I have to diagonalize, within a Fortran-written code, a block tridiagonal Toeplitz Hermitian matrix, e.g.

$$ \left[ \begin{array}{ccccc} \ddots & \hat{A} & & & \\ \hat{A}^\dagger & \hat{B} & \hat{A} & & \\ & \hat{A}^\dagger & \hat{B} & \hat{A} & \\ & & \hat{A}^\dagger & \hat{B} & \hat{A} \\ & & & \hat{A}^\dagger & \ddots \end{array} \right] $$

where $B$ is a Hermitian matrix. For the moment, I am just using standard Lapack routine ZHEEV for Hermitian matrices.

Do you have any suggestion on how to take advantage of one or more of the properties of this matrix to get a faster computation?


1 Answer 1


There are morally equivalent routines that seek the same results via different algorithms: ZHEEVD (divide and conquer) and ZHEEVR (multiply relatively robust representations). Perhaps one of them can outperform ZHEEV? (it uses QR iteration).

You might also want to try ZHBEV (hermitian eigensolver that exploits bandedness). I would think that bandedness would mainly speedup the frontend, band-to-tridiagonal reduction, so it might not be all that faster in the end.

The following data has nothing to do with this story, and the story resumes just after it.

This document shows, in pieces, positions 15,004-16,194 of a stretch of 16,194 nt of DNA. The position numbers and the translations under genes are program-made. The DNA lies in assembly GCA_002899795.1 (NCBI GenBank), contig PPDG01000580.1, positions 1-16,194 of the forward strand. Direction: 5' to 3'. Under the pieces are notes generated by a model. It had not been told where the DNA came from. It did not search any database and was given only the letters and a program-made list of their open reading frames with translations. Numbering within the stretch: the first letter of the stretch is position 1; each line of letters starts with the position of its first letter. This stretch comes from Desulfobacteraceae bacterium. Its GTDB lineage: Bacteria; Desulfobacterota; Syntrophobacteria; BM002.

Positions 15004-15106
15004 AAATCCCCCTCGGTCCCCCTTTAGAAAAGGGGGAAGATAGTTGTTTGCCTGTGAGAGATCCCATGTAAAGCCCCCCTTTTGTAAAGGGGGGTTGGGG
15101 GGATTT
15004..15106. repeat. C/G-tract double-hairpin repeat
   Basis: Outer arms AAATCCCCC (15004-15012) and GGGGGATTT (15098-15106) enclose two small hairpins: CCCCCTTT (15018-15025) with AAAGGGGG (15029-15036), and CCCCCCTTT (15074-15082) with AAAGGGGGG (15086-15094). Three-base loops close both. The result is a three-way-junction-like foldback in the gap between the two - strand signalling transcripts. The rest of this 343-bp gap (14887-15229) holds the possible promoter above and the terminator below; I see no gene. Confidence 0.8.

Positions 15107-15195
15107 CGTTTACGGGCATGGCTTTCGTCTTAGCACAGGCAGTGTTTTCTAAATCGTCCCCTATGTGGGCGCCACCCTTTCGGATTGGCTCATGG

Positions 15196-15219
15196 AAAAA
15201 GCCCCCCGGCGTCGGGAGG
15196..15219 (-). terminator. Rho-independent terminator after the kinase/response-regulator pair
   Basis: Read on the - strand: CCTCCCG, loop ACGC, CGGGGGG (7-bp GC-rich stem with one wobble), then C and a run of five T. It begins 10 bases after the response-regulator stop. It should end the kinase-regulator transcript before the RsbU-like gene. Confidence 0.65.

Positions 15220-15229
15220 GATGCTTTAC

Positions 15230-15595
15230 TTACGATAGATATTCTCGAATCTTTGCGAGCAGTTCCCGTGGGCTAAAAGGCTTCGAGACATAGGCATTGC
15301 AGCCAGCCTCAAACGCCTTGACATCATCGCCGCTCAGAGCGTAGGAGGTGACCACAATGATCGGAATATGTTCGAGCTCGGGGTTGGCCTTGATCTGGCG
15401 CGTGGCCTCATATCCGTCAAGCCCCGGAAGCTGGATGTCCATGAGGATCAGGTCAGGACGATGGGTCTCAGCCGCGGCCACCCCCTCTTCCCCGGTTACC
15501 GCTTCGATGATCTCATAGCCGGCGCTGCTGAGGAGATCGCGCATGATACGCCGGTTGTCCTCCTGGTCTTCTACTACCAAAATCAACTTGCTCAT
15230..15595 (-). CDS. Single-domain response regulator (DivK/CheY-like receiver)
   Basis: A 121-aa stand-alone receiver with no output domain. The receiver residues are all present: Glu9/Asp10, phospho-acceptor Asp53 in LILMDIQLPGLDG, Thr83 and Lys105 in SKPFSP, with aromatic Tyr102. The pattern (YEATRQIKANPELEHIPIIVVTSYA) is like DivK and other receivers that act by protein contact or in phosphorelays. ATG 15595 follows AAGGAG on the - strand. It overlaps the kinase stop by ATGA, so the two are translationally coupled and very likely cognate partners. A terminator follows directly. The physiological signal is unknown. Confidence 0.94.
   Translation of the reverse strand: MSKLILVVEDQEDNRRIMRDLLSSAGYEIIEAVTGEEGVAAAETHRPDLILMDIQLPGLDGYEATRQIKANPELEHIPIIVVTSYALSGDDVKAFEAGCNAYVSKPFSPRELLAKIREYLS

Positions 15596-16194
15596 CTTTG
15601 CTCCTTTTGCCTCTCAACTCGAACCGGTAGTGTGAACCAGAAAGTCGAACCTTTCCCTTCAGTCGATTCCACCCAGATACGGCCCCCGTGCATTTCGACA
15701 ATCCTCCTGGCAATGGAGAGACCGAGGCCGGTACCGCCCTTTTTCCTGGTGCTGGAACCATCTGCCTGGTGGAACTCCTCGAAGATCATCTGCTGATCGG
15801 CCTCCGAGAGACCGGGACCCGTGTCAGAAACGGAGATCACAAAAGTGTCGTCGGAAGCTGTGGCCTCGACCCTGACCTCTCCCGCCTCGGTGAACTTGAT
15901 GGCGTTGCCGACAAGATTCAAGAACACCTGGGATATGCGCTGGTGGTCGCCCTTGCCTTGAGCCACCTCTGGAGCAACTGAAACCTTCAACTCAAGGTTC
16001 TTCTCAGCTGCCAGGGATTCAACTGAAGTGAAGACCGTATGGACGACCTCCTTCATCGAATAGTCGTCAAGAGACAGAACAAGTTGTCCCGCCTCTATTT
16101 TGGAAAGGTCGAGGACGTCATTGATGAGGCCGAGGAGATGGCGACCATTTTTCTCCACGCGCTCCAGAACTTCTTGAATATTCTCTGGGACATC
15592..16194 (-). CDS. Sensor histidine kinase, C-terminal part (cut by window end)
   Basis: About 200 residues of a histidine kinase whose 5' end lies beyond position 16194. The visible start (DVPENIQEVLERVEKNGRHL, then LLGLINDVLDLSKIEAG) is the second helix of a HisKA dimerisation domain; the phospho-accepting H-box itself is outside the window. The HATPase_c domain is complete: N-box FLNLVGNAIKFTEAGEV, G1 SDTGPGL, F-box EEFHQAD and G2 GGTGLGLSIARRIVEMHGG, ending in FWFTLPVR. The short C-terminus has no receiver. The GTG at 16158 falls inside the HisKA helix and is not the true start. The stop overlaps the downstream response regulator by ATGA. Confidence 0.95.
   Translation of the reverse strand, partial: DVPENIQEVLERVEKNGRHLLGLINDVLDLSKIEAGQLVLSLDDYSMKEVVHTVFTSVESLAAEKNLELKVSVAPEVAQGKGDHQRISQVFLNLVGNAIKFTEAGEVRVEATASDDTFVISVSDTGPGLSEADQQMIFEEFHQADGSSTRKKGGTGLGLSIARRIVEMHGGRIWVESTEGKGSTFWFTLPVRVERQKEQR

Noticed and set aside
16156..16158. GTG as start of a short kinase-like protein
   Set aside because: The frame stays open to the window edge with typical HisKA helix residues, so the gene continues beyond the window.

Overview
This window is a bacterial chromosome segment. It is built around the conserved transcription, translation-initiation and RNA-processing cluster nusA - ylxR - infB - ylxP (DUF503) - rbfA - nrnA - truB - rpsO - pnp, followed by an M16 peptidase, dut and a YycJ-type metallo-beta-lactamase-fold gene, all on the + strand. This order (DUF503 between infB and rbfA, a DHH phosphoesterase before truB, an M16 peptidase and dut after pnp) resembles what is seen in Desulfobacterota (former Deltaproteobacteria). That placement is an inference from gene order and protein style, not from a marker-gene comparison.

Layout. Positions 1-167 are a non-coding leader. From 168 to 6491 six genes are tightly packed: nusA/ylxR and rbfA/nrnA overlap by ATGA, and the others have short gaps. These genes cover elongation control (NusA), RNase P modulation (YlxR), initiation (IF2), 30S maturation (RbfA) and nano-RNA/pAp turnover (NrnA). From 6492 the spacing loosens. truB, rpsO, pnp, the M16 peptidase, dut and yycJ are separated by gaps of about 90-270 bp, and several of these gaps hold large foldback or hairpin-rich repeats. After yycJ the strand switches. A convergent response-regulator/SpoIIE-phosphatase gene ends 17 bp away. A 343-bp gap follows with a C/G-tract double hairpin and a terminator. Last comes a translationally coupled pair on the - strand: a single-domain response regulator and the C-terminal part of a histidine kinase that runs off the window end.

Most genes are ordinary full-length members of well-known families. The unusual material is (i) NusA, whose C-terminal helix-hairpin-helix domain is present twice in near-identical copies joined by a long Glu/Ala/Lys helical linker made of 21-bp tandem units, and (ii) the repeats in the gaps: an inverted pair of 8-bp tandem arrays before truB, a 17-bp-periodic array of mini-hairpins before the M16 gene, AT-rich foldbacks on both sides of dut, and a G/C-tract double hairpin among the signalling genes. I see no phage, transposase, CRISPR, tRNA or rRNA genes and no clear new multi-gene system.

I think another experiment worth running, is to apply ZHBTRD (reduce band hermitian matrix to real tridiagonal form) to your matrix. If the tridiagonal form is also Toeplitz**, you can compute its eigenvalues analytically (see the wikipedia page on tridiagonal matrices).

If you don't need the whole spectrum, you might be better off using Krylov techniques (reduction to tridiagonal form may still be useful in this setting as a frontend to speedup the matvec action).

** Unfortunately I don't have sufficient experience with Toeplitz systems to say for certain, whether or not Toeplitz-ness is preserved by tridiagonalization.


Your Answer

By clicking “Post Your Answer”, you agree to our terms of service and acknowledge you have read our privacy policy.

Not the answer you're looking for? Browse other questions tagged or ask your own question.